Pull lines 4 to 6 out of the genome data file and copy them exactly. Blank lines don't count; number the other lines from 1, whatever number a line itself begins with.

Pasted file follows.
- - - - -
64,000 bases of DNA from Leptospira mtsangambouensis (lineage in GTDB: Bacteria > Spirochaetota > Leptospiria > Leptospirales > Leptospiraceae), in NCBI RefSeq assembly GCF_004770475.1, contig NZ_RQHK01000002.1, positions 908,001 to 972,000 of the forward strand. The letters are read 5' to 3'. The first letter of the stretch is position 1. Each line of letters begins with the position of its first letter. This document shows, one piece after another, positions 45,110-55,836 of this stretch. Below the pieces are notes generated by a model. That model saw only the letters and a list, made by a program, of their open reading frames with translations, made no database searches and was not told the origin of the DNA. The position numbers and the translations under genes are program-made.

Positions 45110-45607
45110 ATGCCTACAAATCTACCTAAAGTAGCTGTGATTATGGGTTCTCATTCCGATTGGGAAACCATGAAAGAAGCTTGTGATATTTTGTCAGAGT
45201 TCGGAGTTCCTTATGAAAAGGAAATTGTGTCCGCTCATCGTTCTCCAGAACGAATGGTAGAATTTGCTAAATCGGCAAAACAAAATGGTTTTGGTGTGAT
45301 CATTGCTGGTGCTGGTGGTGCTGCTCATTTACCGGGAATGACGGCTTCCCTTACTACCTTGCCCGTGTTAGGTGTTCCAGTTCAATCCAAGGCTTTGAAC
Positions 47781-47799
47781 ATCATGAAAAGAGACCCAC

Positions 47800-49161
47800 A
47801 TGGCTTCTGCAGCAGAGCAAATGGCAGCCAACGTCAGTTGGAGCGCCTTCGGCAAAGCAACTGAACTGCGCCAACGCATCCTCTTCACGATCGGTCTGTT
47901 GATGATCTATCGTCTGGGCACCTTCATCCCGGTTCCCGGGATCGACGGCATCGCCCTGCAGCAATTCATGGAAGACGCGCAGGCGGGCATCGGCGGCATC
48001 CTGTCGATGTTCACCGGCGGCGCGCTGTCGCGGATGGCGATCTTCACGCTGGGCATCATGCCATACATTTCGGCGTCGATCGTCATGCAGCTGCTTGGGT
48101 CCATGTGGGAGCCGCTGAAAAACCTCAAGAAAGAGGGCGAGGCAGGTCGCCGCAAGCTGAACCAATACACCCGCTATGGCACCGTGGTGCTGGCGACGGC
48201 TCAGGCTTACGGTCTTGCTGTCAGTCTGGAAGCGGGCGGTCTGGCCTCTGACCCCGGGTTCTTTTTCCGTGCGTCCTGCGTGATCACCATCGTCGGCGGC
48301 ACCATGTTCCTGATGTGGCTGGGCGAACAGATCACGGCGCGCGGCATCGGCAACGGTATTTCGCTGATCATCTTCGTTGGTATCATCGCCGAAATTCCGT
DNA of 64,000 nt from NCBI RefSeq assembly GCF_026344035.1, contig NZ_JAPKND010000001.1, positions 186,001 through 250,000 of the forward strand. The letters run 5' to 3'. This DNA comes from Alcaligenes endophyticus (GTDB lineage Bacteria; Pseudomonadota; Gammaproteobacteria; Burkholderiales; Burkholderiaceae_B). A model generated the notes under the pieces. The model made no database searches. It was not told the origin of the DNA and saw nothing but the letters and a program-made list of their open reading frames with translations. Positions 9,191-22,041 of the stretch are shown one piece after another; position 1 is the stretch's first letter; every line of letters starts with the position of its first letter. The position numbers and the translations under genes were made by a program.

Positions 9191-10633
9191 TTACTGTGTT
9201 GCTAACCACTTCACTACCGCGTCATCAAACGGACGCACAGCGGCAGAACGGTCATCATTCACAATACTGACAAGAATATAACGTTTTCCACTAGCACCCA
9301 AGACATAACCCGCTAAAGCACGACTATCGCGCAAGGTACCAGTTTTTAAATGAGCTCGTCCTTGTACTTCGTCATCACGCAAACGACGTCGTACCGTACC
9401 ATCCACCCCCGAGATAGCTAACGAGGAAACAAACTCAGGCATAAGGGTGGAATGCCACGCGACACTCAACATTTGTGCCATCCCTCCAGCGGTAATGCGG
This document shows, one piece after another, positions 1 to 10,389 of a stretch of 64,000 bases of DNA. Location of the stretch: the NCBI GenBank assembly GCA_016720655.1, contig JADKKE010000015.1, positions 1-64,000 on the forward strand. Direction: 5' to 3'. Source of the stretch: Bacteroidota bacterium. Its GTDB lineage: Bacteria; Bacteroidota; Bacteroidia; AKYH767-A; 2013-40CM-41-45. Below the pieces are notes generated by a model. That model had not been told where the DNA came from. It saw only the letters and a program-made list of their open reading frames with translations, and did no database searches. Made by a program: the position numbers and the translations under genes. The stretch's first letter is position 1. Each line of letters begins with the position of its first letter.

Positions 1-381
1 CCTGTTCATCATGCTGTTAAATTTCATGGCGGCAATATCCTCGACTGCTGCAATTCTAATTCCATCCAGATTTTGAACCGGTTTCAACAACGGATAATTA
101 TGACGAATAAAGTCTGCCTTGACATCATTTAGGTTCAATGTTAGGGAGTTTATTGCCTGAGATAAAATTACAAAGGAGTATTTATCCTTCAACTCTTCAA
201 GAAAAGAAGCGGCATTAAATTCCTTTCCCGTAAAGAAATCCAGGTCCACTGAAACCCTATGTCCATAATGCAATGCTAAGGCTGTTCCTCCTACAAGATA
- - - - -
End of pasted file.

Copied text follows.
45201 TCGGAGTTCCTTATGAAAAGGAAATTGTGTCCGCTCATCGTTCTCCAGAACGAATGGTAGAATTTGCTAAATCGGCAAAACAAAATGGTTTTGGTGTGAT
45301 CATTGCTGGTGCTGGTGGTGCTGCTCATTTACCGGGAATGACGGCTTCCCTTACTACCTTGCCCGTGTTAGGTGTTCCAGTTCAATCCAAGGCTTTGAAC
Positions 47781-47799